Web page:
GO: There's a true fan's love for the genre in the selection of subjects. Do you still read comics? The late-80s geekling in me is very pleased by many of the subjects—Jem and the Holograms, GI Joe, the Thundercats, The Three Amigos, Inspector Gadget, He-Man and She-Ra, et al. Is that your sensibility and geek-upbringing coming through?
JL: I mostly read indie stuff and minis, but I sometimes pick up a mainstream book, and yeah, I'm a geek, more so in the past. Drawing the dancers has kind of been like going through a box of your old stuff and finding all these treasures you'd forgotten about.
I also think it's important to be a fan. It's so easy to be cynical and just see these giant multinational megacompanies that see these stories and characters as commodities to cash in on. You can forget that the Teenage Mutant Ninja Turtles are actually pretty awesome.
GO: Naturally I've got a list as long as my arm of characters I’d love to see. Is the process for commissions as simple as this: A fan emails you and names the character, plus any further details (multiple figures, specific era or costume, particular type of dance or music?)? You work out a fee and a schedule and send them the original or a fine print?
JL: Tell me them all! Just email me at firstname.lastname@example.org with a request. Most of the time people just give a character, but sometimes they give an era and a style of dance. Some people request prints or originals and we can work out terms, but if they just want to see it on the blog, I don't see any reason to charge anything.
GO: Do you usually know the characters people request? Have any fans' requests turned you on to something new & awesome you'd never seen before? For instance, I saw your post on Phantom of the Paradise, a CUH-razy film I only saw recently with the Geeks OUT board.
JL: I know most, but Phantom of the Paradise was one I had never even heard of, so she sent me her DVD to watch, which has to be one the coolest internet things to happen to me in a while. The Authority was another one I hadn't heard of (geek gasps commence).
Requests also remind me of stuff I haven't thought about in a long time, like Buckaroo Banzai or Firefly.
GO: What music do you listen to as you draw—I'm assuming you yourself are rocking out to whatever your subject is dancing to? You must have a different soundtrack for each illustration—Juggernaut is beautifully balletic while punk Storm and Mister T are clearly stomping to punk rock. How specifically do you pair characters to music / a song if that's not part of a request?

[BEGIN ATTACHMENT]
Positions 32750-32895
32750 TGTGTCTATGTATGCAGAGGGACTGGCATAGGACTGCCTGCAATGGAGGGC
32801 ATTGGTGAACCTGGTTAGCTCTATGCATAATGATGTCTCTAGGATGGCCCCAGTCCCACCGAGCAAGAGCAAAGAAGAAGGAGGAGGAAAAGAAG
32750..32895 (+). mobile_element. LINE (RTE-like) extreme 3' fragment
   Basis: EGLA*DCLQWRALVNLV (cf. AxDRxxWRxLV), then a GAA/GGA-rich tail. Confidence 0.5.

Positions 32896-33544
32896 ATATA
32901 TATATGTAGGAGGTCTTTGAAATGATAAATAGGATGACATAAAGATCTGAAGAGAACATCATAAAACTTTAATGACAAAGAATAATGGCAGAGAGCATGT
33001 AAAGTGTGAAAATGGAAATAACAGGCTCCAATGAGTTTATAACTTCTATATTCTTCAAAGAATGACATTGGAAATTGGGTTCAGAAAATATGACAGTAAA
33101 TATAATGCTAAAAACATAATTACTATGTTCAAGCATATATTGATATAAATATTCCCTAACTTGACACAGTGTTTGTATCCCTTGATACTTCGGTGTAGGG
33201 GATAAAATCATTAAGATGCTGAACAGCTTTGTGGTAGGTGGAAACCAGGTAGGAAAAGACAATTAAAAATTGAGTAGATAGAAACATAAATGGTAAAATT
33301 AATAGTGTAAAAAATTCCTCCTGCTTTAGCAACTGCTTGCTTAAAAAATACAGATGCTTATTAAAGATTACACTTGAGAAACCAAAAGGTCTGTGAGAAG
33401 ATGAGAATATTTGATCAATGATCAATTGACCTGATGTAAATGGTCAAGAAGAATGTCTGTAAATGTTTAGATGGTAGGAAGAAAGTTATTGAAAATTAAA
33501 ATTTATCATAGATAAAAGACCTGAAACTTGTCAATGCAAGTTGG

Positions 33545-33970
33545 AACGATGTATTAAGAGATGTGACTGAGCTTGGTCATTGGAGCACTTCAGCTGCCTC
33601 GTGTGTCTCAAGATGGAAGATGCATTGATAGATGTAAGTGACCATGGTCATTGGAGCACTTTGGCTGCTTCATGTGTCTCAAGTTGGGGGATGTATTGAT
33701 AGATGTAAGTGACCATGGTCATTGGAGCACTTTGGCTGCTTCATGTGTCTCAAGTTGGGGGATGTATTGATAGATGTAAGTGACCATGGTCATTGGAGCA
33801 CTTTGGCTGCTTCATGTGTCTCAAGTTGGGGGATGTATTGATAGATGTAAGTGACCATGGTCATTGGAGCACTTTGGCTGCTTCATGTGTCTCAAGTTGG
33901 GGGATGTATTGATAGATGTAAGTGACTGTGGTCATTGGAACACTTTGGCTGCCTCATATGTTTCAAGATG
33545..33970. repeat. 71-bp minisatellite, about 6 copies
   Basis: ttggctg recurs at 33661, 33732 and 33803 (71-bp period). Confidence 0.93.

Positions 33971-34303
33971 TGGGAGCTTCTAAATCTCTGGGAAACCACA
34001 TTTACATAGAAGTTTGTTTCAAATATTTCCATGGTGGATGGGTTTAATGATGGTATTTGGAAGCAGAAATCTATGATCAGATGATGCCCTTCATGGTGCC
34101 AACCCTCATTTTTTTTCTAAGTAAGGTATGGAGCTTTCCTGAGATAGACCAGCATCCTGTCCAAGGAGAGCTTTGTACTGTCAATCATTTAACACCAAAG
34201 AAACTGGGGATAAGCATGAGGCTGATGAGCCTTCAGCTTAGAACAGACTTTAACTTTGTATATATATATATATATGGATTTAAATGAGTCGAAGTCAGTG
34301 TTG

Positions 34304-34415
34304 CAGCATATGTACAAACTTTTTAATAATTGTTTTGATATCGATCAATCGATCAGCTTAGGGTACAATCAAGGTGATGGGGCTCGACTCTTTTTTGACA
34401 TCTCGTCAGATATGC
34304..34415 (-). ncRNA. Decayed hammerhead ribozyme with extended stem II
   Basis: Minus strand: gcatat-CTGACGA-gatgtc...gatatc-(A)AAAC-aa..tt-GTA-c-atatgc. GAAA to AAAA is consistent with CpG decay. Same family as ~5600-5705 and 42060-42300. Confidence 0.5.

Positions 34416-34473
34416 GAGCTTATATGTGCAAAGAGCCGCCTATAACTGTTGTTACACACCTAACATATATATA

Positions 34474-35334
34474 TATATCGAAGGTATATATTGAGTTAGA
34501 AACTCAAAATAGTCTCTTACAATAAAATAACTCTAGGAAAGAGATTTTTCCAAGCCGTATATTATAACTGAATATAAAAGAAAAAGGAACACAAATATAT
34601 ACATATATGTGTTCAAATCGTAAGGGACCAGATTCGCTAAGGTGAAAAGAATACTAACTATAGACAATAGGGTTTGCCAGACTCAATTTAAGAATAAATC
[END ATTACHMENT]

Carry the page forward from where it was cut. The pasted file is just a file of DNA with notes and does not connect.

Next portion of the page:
JL: I don't really choose a specific song for each subject, but there are songs that always make me want to jump and dance, and I listen to those a lot... Around the World by Daft Punk, Three Girl Rhumba by Wire, Off Our Backs by Men, Where Were You? by the Mekons, this Todd Terje remix of Pop Muzik by M (it's hard not stop drawing and start dancing to that one).
GO: A few of these I want to ask about in particular. Geeks OUT is dedicated, in part, to queer visibility in mainstream comics, so one of my favorites is the Apollo and Midnighter couple's dance.
JL: Not really reading superhero comics, I hadn't actually heard of the Authority, so it was kind of an eye-opener. It was better treatment than I would have expected from a mainstream company.
My feeling towards the mainstream companies for a long time has been that their representation of anything other than a white-heterosexual-male's perspective has been pretty weak. It always felt a little bit like there was some board meeting where they debated and took a vote and then told some writer to make a character (but not too important a character) gay, which is never a good way to do anything.
I think this corporate mentality is partly to blame for the lack of queer visibility in mainstream comics. Major characters are not queer because the companies are too afraid of a backlash and losing fans and money. I don't think this would be the case, but I think that is how companies see it. The flagship characters will be straight, minor characters might not be. Apollo and Midnighter are great, but you have to be into superhero comics to know of them. It would be great if there were some Justice League– or Avengers–level gay characters. I know that the companies would say that they have all this history and continuity to consider, but they should just get over it.
GO: As fun as the solos are, I really love the pairings. Buzz Lightyear getting the Dirty Dancing lift from Space Ghost is fabulous.
JL: Some characters just seem to go together. It can be appearance, the way they look, a shared trait. So Fozzy Bear and Dazzler both wear roller skates. Tony the Tiger and Chester Cheetah are both orange and sell food. Adam Ant and Atom Ant have the same name and are both awesome.